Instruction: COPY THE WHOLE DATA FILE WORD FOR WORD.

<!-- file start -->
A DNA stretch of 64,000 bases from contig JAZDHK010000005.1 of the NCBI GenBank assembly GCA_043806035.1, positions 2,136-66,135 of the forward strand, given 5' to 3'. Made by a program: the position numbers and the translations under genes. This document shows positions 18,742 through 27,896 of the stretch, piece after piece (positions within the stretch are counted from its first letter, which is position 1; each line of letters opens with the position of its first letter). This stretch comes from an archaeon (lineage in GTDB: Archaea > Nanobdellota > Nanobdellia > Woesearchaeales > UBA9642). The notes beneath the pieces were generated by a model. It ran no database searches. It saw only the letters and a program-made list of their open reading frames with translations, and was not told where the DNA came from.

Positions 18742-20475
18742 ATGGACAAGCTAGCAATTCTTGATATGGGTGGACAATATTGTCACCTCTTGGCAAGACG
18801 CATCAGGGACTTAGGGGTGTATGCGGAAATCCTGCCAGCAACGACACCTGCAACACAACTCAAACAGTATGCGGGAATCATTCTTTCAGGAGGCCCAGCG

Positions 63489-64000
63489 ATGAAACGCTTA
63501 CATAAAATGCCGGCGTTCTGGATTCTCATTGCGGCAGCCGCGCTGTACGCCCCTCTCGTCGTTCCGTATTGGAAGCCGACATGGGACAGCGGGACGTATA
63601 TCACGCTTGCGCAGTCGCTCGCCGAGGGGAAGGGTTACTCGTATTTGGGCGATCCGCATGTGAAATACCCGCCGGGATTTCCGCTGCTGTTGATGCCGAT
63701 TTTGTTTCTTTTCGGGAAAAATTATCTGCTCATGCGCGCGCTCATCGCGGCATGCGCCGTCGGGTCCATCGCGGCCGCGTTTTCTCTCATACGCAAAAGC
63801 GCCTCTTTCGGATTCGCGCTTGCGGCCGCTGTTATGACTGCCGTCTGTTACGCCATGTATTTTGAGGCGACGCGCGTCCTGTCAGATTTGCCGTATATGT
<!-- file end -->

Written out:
A DNA stretch of 64,000 bases from contig JAZDHK010000005.1 of the NCBI GenBank assembly GCA_043806035.1, positions 2,136-66,135 of the forward strand, given 5' to 3'. Made by a program: the position numbers and the translations under genes. This document shows positions 18,742 through 27,896 of the stretch, piece after piece (positions within the stretch are counted from its first letter, which is position 1; each line of letters opens with the position of its first letter). This stretch comes from an archaeon (lineage in GTDB: Archaea > Nanobdellota > Nanobdellia > Woesearchaeales > UBA9642). The notes beneath the pieces were generated by a model. It ran no database searches. It saw only the letters and a program-made list of their open reading frames with translations, and was not told where the DNA came from.

Positions 18742-20475
18742 ATGGACAAGCTAGCAATTCTTGATATGGGTGGACAATATTGTCACCTCTTGGCAAGACG
18801 CATCAGGGACTTAGGGGTGTATGCGGAAATCCTGCCAGCAACGACACCTGCAACACAACTCAAACAGTATGCGGGAATCATTCTTTCAGGAGGCCCAGCG

Positions 63489-64000
63489 ATGAAACGCTTA
63501 CATAAAATGCCGGCGTTCTGGATTCTCATTGCGGCAGCCGCGCTGTACGCCCCTCTCGTCGTTCCGTATTGGAAGCCGACATGGGACAGCGGGACGTATA
63601 TCACGCTTGCGCAGTCGCTCGCCGAGGGGAAGGGTTACTCGTATTTGGGCGATCCGCATGTGAAATACCCGCCGGGATTTCCGCTGCTGTTGATGCCGAT
63701 TTTGTTTCTTTTCGGGAAAAATTATCTGCTCATGCGCGCGCTCATCGCGGCATGCGCCGTCGGGTCCATCGCGGCCGCGTTTTCTCTCATACGCAAAAGC
63801 GCCTCTTTCGGATTCGCGCTTGCGGCCGCTGTTATGACTGCCGTCTGTTACGCCATGTATTTTGAGGCGACGCGCGTCCTGTCAGATTTGCCGTATATGT